I am not trying to tell you about the grief and loss you will suffer when leaving a spiritually abusive group or church in order to scare you into staying. Personally, I believe it is always best to leave any type of abusive situation if at all possible. You won’t be able to heal and recover from the abuse until you get away from it. However, it may cause you more grief and heartache in the short run to be able to experience a healthy emotional and spiritual life in the long run. If you decide to leave your spiritually abusive church or group, you will find the resources on this website of great value in your recovery process.
It is possible to recover from spiritual abuse. It doesn’t happen overnight, and the recovery process can last a lifetime. There are a handful of books available on the subject of spiritual abuse, but very few if any that provide methods of recovery and healing from it. I have found the best way to recover from spiritual abuse is to find a group of people that can relate to your experience such as the members of the church abuse forum on this website. When you can share your hurts and pains in a safe environment with others who can understand and are sensitive to what you have been through, it can help the recovery process along tremendously.
I hope that you find the resources on this website helpful in your journey through the process of recovery from spiritual abuse.

The above article was quoted in it’s entirety from: http://www.churchabuse.com/articles/spiritual_abuse_articles/healing_spiritual_abuse_001.html

Gardner at Our Savior’s Church, or Live-In Slave?

Wow Lisa… I guess I never really knew any part of your story or why you left MC. I was only there for 4 months and during that time I was so wrapped in my own person hell and misery that I couldn’t really see that anyone else was going through the same thing. I was convinced that it was just me and my “discipleship leader” liked to reinforce that belief. I know just how you feel when you sat there contemplating how to escape and toying with the idea of ending it all. It may seem a bit crazy now but at the time, questioning everything you’ve been taught for the last 5 or more years is really scary. I remember fighting with myself and trying to convince myself that somehow everything my body and mind were telling me was wrong. It was demons, my own selfishness, or Satan himself. But it wasn’t any of those things. It was a simple case of manipulation. It was really hard on me when I came to that conclusion because at that point I had no idea who the hell I was or what the hell to believe in. I had been lied to and manipulated for a long time and accepted those lies as the truth and let that consume my life. The next several years became a very trying time of rediscovering who I am. It took me a long time to come to the conclusion that Jacob [Thomas] mentioned earlier. Maybe God created me exactly the way I was. But I’ve got to say I am thankful for that. I now know who I am because of what they put me through.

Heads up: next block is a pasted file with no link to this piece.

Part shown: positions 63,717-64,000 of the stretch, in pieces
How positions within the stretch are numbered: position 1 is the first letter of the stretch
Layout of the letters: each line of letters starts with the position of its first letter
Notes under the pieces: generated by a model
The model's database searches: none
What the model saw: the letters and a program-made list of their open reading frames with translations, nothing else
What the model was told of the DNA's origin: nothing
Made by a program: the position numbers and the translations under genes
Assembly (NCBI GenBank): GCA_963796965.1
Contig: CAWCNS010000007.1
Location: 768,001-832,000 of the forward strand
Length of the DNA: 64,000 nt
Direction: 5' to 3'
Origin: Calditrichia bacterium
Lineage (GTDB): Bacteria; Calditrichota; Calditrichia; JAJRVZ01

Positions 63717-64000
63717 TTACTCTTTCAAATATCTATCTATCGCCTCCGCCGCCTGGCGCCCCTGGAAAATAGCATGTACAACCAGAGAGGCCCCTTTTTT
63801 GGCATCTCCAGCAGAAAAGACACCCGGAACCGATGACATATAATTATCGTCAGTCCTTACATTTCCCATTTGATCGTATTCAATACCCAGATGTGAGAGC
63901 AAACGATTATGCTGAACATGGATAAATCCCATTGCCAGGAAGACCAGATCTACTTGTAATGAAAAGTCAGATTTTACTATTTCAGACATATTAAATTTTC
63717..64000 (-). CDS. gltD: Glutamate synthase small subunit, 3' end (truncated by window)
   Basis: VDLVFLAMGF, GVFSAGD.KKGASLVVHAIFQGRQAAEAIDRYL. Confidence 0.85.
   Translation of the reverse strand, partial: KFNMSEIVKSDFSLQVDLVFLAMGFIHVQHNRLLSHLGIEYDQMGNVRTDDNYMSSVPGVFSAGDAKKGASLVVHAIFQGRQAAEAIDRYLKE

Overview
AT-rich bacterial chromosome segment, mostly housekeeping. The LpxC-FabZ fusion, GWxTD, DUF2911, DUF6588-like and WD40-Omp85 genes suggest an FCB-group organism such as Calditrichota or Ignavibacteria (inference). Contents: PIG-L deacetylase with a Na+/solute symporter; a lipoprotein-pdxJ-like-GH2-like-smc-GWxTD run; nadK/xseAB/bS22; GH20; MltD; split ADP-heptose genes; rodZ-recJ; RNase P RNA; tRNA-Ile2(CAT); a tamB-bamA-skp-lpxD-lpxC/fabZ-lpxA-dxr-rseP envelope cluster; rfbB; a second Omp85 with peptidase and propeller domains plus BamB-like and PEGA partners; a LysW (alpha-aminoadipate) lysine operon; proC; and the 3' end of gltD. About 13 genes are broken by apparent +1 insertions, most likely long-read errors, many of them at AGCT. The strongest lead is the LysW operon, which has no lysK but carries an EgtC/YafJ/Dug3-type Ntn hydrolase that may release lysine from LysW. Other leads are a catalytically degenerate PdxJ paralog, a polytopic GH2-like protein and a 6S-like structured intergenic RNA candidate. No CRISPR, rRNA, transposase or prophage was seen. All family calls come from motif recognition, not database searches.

I don’t know if you knew this or not but Thai Guidry, TJ Guidry, Jordan Belt and I all worked at Our Savior’s Church the summer before Master’s Commission 3D started in Broussard. I didn’t realize it at the time but we were basically live-in slaves. We worked 8 hours a day for 5 days a week maintaining the 30 acres of land that the church sits on. That meant mowing the grass, edging, weed eating, blowing the leaves, maintaining the pool, cleaning the Lodge, prep work for any special services, and basically anything else they asked. Thai and I were pretty much the ones responsible for weeding and edging which is a never-ending task. As soon as you finish edging 30 acres it’s time to start over. I remember one of the pastors telling us he wanted the place to look like a golf course. We did all of this for absolutely NO PAY! We lived in the little pool house in front of the dorms, which flooded any time it rained and we were allowed $50 a week for food.

No not each… $50 in total.

When we finally asked for more money for food we had the same thing told to us. We were ungrateful for what we had and out of line for asking for me. I felt like Oliver Twist. Can I have some more sir?? That should’ve been my first sign of what was to come next.